Peter Elbling's The Vinegar Jonesy Chronicles


Jonesy's thinking. Mr. Vinegar blog. Peter Elbling.I’ve been betrayed!  Mr. V often walks around with a sour expression on his face moaning about this or griping about that. I’m used to it.  His favorite word is Quiet!  He says it about everything.  He says it to the kettle when it boils and to people on TV. He even says it to me! If Mr. V doesn’t like something, it’s Quiet! Quiet! Quiet!  But I just found out that underneath all that Mr. V is a softie!  A real softie! Here’s how I know.

Sparky the squirrel. Mr. Vinegar's CatastropheOne morning I was feeling hungry so I went to my food bowl in the kitchen.  At one end of the kitchen is my bowl and at the other end is the door to the outside.  As I got to the food bowl I glanced up and I saw Mr. V crouched in the doorway feeding one of those flying rats with the fluffy tail – A Squirrel!  He was talking to it, saying all the little cutie pie things he usually says to me!  It made me want to vomit!  If anything deserved a good dose of vinegar it’s those bug-eyed monsters.

 Well, I couldn’t have that. Not in my house!  So I charged it.  Oooo, you should have seen that little #&% go.  Up onto the railing, and from there onto the wall, and then across to the tree at the end of the porch.  And I was right behind him.  I would have gotten him too if Mr. V hadn’t interfered!  No! Jonesy!  No! What do you think you’re doing?  I’m trying to catch that diseased piece of vermin is what I’m doing. And I would have caught him too if you hadn’t interfered!

Oh, was he mad!  No! he kept saying to me.  Bad Boy! Bad Boy!  I couldn’t believe it! Me?  Bad Boy?  He hurt me real bad.  That was when I realized.  Mr. V is a softie!   He likes squirrels.  He’s got to be a softie to like squirrels.  Next he’ll be having a possum over to tea.  Well, this changes everything!  This is war!


Mr. Vinégar

Peter Elbling is Sour Mr. VinegarJonesy in Mr. Vinegar's Catastrophe.A recent article stated that cats kill billions of mice, rats, squirrels, rabbits, and birds every year in the United States.  Feral and strays cats were mainly responsible but pets, such as Jonesy did their fair share too.  I read that a collar with a bell could reduce this statistic by a third so I bought a collar with a bell and put it around Jonesy’s neck.  It was a breakaway collar in case he caught himself climbing a tree.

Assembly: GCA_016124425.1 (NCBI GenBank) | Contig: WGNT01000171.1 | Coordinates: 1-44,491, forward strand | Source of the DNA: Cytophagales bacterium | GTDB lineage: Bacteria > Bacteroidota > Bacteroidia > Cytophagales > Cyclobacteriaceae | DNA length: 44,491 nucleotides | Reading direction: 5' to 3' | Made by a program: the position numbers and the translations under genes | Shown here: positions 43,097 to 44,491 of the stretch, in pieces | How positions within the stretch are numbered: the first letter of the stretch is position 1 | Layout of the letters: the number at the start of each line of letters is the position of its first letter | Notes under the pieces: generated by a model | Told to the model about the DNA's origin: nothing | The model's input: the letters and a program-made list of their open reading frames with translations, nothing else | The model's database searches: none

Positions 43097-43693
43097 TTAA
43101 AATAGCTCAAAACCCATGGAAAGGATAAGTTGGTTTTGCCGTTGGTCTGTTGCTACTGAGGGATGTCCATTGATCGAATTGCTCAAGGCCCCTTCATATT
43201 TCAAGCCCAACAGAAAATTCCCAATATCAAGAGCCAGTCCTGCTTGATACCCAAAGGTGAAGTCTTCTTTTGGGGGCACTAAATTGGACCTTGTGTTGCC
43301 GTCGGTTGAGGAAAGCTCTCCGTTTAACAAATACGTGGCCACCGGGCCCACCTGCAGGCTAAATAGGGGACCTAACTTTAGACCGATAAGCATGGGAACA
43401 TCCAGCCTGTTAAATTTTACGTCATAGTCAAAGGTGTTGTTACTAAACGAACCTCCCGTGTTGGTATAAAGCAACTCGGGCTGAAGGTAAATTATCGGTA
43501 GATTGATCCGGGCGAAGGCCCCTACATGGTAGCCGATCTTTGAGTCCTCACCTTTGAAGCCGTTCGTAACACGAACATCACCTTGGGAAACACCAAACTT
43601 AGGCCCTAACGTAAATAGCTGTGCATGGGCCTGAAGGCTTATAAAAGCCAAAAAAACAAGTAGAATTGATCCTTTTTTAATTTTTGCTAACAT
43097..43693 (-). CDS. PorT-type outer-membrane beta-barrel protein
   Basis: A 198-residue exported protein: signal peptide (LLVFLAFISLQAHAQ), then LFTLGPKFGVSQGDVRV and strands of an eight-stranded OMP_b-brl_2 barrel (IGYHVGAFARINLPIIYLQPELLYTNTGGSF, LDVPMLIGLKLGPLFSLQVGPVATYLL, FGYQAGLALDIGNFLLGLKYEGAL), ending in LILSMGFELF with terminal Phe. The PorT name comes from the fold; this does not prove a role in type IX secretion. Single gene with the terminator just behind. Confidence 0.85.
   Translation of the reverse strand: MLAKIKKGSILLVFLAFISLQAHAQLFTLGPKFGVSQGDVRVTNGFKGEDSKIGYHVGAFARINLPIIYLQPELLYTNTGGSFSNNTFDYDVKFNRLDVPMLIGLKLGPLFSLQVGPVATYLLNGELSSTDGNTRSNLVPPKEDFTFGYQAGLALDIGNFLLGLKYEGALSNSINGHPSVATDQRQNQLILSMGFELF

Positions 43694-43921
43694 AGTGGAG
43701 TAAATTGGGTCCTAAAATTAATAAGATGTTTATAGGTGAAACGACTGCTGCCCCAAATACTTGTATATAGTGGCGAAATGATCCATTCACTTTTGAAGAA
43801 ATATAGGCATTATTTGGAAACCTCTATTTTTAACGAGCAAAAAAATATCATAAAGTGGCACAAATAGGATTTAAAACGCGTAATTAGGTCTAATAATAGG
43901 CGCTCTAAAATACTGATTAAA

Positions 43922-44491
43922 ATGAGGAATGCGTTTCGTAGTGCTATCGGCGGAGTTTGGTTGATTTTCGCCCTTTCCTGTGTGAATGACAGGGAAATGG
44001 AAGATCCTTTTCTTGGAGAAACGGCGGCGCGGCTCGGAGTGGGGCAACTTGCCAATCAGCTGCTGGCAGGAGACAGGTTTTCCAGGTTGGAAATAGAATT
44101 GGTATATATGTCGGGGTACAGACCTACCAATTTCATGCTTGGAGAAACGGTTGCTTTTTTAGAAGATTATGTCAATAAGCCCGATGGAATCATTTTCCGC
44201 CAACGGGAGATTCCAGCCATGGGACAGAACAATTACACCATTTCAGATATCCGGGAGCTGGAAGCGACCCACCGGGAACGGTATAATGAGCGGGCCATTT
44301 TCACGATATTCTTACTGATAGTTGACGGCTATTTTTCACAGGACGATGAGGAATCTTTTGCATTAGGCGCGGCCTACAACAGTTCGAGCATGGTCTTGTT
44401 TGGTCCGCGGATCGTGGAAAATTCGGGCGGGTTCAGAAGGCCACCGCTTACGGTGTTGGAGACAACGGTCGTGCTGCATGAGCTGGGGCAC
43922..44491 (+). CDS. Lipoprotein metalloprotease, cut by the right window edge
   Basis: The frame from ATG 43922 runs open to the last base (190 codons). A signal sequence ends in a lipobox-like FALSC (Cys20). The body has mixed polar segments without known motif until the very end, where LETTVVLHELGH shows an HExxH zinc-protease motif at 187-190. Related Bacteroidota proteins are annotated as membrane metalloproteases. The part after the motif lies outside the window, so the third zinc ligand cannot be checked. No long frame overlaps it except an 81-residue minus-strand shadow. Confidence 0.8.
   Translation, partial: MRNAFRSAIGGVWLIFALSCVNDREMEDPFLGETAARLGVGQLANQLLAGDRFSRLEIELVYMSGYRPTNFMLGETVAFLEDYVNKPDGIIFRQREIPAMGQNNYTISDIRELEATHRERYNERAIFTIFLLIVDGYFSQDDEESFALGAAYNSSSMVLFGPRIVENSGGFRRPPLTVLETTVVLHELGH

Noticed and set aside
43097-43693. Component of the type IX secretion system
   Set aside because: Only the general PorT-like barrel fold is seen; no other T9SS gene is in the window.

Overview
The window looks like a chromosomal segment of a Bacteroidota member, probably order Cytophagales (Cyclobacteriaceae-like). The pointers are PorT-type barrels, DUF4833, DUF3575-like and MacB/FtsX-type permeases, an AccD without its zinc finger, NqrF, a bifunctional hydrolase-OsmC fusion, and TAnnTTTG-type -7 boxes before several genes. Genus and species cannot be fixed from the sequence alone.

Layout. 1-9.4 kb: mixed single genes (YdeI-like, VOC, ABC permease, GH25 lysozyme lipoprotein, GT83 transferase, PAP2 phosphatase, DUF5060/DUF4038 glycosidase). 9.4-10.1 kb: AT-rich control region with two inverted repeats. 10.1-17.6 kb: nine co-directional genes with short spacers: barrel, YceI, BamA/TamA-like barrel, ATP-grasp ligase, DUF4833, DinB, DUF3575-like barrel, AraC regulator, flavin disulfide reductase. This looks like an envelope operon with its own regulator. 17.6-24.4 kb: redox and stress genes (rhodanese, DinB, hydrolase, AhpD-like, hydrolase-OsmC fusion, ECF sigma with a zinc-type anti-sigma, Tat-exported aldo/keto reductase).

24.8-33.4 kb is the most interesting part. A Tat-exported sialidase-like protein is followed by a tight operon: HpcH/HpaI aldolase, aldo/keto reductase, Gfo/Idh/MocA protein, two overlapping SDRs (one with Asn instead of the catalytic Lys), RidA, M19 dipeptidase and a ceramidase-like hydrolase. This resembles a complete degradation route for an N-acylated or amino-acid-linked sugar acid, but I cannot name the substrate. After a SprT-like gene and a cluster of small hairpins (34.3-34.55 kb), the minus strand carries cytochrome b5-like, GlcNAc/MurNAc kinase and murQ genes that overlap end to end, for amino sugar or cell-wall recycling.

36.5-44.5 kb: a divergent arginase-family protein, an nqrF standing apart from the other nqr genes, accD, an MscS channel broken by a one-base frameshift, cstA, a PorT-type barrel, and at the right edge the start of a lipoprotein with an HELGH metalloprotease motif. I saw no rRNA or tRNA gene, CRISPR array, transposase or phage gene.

Within a few days I saw the collar dangling on nearby branch like a piece of discarded clothing after a fraternity party.  I bought another collar. It ended up the same way.  I gave up on the collars.  I remembered that the article had also suggested that if cats were kept indoors, the killings would be reduced by a third.  But keeping Jonesy indoors was much easier said than done for he had found ways of getting out, such as jumping from his lookout in the bathroom window to the stairs below, which is a good ten feet if not more.  So other than admonishing him sternly I wasn’t sure what else I could do.

It was distressing, however, to know that I was harboring a killer of little critters since I have always considered myself at one with nature, enjoying creatures great and small as long as they didn’t leave a mess, make a noise, and kept their distance from me.  Recently, however, my resolution was severely tested.

PossumI had just entered my apartment when I saw a creature with an enormous stiff tail disappear into a hole in the side of my building – right by my bathroom!  Horrific stories of unsuspecting people sitting on the toilet suddenly having their private parts snapped at by an emerging crocodile, snake, or other hideous creature now flooded my mind. I immediately called the landlord and asked him if rats were included in the rent.  The landlord replied that it was not a rat but rather a possum which by law, neither he nor I, nor anyone else could remove.

I thought possums were shy creatures but this particular possum must have known the law for it delighted in flaunting its territorial rights at me.  Returning home one night, I was about to climb the stairs leading to my apartment when I was confronted with a pair of bright eyes staring at me out of the darkness.  The fact that the eyes were at head height was more than a little alarming because I couldn’t see how large the creature was.  We stared at one another for a few seconds before the possum turned around, waddled up the stairs, and disappeared into the wall.  

This happened several times and on each occasion the possum sat there almost daring me to mount the stairs before it was ready to leave.  I must admit I encouraged Jonesy to try his hunting ability on the possum, but although Jonesy was adventurous he was no fool.  The possum was twice his size and its claws three times as large as his.

Our confrontations came to an end when the possum was killed by a passing car.   I then discovered it had been a female for it had left an offspring behind.  Now I was able to persuade the landlord to remove it for fear that Jonesy or something else–I was deliberately vague—might take matters into their own hands.



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